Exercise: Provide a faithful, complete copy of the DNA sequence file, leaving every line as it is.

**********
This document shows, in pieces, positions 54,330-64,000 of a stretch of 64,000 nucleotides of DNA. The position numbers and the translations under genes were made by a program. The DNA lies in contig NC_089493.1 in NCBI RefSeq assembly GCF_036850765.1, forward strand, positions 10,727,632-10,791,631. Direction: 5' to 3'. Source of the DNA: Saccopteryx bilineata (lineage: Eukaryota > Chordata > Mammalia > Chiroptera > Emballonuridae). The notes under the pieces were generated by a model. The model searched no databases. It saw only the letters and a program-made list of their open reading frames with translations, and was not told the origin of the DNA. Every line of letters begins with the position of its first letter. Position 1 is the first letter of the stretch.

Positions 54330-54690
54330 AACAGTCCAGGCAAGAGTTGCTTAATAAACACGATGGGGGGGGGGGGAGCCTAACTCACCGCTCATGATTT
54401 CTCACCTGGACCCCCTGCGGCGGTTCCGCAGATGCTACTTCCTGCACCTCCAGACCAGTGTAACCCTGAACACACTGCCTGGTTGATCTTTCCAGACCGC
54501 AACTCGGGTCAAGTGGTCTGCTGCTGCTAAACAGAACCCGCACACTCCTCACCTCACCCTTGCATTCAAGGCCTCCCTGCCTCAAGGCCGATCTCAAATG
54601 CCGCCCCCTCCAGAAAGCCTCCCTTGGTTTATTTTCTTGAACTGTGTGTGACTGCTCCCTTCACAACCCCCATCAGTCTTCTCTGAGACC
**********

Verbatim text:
This document shows, in pieces, positions 54,330-64,000 of a stretch of 64,000 nucleotides of DNA. The position numbers and the translations under genes were made by a program. The DNA lies in contig NC_089493.1 in NCBI RefSeq assembly GCF_036850765.1, forward strand, positions 10,727,632-10,791,631. Direction: 5' to 3'. Source of the DNA: Saccopteryx bilineata (lineage: Eukaryota > Chordata > Mammalia > Chiroptera > Emballonuridae). The notes under the pieces were generated by a model. The model searched no databases. It saw only the letters and a program-made list of their open reading frames with translations, and was not told the origin of the DNA. Every line of letters begins with the position of its first letter. Position 1 is the first letter of the stretch.

Positions 54330-54690
54330 AACAGTCCAGGCAAGAGTTGCTTAATAAACACGATGGGGGGGGGGGGAGCCTAACTCACCGCTCATGATTT
54401 CTCACCTGGACCCCCTGCGGCGGTTCCGCAGATGCTACTTCCTGCACCTCCAGACCAGTGTAACCCTGAACACACTGCCTGGTTGATCTTTCCAGACCGC
54501 AACTCGGGTCAAGTGGTCTGCTGCTGCTAAACAGAACCCGCACACTCCTCACCTCACCCTTGCATTCAAGGCCTCCCTGCCTCAAGGCCGATCTCAAATG
54601 CCGCCCCCTCCAGAAAGCCTCCCTTGGTTTATTTTCTTGAACTGTGTGTGACTGCTCCCTTCACAACCCCCATCAGTCTTCTCTGAGACC